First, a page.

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Wednesday, February 27, 2019

Atlantic League Expected To Add Robo-Umps, Other Changes From New MLB Agreement

The independent Atlantic League has long been an innovator, and they have long been happy to blaze a trail for Major League Baseball to follow.

Now, the two sides have formalized what was already happening informally, as the league and Major League Baseball announced a three-year agreement that will allow MLB to use the independent league as a testbed for rules and equipment changes.

And those rules changes will be significant. While no one with the Atlantic League would confirm the changes, it is expected that the rules tweaks will involve moving back the mound and using Trackman to call balls and strikes, both rules changes that have long been suggested, but are significant enough to require plenty of in-game testing.

Some of you will be overjoyed by this- until Robot Joe West comes into being….

 

QLE Posted: February 27, 2019 at 07:24 AM | 33 comment(s) Login to Bookmark
  Tags: atlantic league, robot umpires, robots are made of metal, robots are strong

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Statements posted here are those of our readers and do not represent the BaseballThinkFactory. Names are provided by the poster and are not verified. We ask that posters follow our submission policy. Please report any inappropriate comments.

   1. Stevis Posted: February 27, 2019 at 07:30 AM (#5818573)
It all sounds like a good idea. Then the robot umps will eat the fans' medicine.
   2. ERROR---Jolly Old St. Nick Posted: February 27, 2019 at 07:54 AM (#5818577)
I love it. They should take the Personalized Strike Zone to the Pork Store and let the boys in the back room give it a message.
   3. Jack Sommers Posted: February 27, 2019 at 08:38 AM (#5818586)
   4. PreservedFish Posted: February 27, 2019 at 08:42 AM (#5818588)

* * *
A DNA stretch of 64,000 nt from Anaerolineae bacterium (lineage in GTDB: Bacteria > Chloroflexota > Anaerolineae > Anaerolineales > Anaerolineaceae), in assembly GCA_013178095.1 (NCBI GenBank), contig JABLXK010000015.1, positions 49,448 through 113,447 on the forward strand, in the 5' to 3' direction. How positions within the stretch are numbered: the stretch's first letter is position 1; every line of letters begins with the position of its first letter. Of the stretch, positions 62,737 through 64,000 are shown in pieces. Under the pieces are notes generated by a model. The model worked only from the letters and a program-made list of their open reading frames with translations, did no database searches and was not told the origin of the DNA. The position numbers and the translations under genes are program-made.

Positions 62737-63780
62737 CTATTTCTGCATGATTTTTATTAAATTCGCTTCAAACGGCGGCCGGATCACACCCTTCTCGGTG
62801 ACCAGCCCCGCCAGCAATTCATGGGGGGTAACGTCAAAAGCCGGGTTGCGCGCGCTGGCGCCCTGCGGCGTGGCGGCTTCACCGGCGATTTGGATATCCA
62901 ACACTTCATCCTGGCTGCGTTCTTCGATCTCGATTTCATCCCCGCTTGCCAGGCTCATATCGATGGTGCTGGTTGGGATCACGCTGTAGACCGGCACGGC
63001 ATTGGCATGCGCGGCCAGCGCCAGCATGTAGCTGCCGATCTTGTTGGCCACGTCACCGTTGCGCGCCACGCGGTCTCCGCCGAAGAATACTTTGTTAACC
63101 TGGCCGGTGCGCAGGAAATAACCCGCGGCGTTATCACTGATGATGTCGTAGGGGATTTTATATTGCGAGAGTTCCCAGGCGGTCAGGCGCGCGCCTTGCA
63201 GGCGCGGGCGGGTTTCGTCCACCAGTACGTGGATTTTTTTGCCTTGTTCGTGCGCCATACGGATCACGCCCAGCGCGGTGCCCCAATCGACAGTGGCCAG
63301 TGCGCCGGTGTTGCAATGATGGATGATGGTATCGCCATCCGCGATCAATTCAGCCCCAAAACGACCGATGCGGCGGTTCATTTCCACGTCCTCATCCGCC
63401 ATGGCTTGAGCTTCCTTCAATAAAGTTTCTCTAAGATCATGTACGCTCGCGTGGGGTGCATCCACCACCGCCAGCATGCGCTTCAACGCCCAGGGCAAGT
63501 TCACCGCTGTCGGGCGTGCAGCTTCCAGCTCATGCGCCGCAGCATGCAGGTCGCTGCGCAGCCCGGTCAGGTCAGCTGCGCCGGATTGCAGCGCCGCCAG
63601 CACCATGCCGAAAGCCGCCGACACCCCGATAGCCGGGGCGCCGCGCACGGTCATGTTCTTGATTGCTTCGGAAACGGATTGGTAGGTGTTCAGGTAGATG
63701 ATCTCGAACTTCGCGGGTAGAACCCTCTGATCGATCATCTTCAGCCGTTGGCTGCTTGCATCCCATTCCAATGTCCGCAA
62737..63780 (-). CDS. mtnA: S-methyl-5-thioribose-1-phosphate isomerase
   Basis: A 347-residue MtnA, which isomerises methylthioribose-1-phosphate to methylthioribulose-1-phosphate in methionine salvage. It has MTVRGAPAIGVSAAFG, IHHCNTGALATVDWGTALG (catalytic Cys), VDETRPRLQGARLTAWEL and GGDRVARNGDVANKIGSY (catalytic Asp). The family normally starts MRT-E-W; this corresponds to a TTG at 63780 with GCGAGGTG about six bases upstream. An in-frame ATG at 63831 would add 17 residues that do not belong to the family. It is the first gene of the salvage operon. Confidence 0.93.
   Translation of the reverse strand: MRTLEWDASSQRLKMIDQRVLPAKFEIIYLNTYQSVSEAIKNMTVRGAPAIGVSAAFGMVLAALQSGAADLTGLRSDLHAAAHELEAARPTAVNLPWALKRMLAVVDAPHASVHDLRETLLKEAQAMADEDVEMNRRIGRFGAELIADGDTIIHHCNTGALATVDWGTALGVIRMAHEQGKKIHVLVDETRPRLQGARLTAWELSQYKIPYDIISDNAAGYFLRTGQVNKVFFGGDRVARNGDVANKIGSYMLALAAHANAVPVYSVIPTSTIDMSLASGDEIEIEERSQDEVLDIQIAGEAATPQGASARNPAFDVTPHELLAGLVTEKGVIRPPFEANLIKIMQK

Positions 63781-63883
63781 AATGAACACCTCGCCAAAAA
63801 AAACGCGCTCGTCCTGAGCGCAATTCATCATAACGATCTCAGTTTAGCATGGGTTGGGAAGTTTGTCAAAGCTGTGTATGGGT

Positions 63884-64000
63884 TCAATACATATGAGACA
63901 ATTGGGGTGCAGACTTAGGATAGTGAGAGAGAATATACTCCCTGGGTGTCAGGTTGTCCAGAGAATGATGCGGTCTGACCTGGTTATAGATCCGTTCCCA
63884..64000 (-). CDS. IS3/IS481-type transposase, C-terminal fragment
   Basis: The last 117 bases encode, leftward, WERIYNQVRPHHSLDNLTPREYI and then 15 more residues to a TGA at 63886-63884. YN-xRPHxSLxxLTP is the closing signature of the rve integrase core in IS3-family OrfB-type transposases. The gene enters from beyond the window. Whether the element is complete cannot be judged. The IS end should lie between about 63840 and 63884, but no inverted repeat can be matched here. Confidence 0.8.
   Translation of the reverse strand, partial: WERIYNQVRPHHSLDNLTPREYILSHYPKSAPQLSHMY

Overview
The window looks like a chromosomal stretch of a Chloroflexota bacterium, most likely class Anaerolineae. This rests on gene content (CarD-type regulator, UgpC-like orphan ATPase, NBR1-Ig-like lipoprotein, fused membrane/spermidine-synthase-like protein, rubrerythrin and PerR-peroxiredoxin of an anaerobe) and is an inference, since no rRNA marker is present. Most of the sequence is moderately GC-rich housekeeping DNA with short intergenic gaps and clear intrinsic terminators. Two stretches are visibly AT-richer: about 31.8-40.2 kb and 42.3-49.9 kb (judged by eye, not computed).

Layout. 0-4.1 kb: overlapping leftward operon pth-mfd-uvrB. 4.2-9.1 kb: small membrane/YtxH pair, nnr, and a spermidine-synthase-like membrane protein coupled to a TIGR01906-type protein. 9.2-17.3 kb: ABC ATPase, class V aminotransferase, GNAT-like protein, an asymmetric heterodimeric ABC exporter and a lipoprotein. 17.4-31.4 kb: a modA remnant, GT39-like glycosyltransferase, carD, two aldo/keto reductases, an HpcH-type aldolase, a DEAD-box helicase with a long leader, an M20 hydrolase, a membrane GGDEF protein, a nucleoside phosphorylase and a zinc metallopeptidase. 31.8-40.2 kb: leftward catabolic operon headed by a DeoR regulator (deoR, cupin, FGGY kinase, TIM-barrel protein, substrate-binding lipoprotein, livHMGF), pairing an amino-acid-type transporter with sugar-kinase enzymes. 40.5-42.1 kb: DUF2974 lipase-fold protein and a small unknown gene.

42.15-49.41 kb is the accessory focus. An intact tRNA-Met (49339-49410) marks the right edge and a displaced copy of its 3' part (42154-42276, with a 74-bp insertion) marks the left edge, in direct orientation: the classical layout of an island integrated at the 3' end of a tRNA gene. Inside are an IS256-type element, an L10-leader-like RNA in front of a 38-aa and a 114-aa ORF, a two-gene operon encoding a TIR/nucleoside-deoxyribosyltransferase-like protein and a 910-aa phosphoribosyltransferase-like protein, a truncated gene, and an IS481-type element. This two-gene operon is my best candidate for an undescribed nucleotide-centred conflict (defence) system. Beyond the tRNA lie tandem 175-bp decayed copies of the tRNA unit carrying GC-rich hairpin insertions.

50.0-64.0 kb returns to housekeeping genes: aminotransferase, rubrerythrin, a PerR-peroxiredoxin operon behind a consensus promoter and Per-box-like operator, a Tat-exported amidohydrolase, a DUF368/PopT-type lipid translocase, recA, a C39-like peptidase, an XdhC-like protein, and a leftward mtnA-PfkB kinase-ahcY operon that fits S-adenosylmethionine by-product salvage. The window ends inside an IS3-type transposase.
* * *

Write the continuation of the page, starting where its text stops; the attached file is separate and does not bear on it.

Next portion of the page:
Why are they moving the mound back?
   5. Jose Needs an Absurd Ukulele Concert Posted: February 27, 2019 at 08:48 AM (#5818589)
I am curious to see how this works out. I think the people baying for roboumps don't know what they are screaming for. It's like a replay, everyone was yelling for it and now everyone ####### about it. It's just not going to work as well in practice as it does in theory. I'll be happy to be wrong but I'm expecting it to change the game dramatically.
   6. Shooty would run in but these bone spurs hurt! Posted: February 27, 2019 at 08:53 AM (#5818591)
01110011 01101000 01110101 01110100 00100000 01110101 01110000 00100000 01101010 01101111 01100101 00100000 01101101 01100001 01100100 01100100 01101111 01101110
   7. PreservedFish Posted: February 27, 2019 at 09:10 AM (#5818596)
I am curious to see how this works out. I think the people baying for roboumps don't know what they are screaming for. It's like a replay, everyone was yelling for it and now everyone ####### about it. It's just not going to work as well in practice as it does in theory. I'll be happy to be wrong but I'm expecting it to change the game dramatically.


I hate replay in baseball, but I don't hate the technology or the idea behind it, I just hate the implementation.

There's a future where the robo-ump is a silent indicator that only the home umpire sees, and where the strike zone is aggressively tweaked so as not to allow radically change our understanding of which pitches should be strikes, and the overall effect is to almost imperceptibly improve accuracy.

There's also a future where each manager gets 10 Taco Bell Crunchy Strike Zone Challenge flags, which are typically reserved for TOOGYs (Trackman One Out Guys) that throw strange wiffleball curves or eephi that have never been called strikes in history but will consistently nick the new digital strike zone.
   8. Benji Gil Gamesh VII - The Opt-Out Awakens Posted: February 27, 2019 at 09:23 AM (#5818599)
I hate replay in baseball, but I don't hate the technology or the idea behind it, I just hate the implementation.
This. The fact that they implemented it in the stupidest, NFL way possible (at least they didn't give managers "challenge gloves" to toss I guess), doesn't mean replay was automatically a bad idea.
   9. Der-K's emotional investment is way up Posted: February 27, 2019 at 09:29 AM (#5818601)
Moving the mound (presumably as a response to increased pitcher velocities) seems a way bigger deal than automated strike calling, which is also a big deal.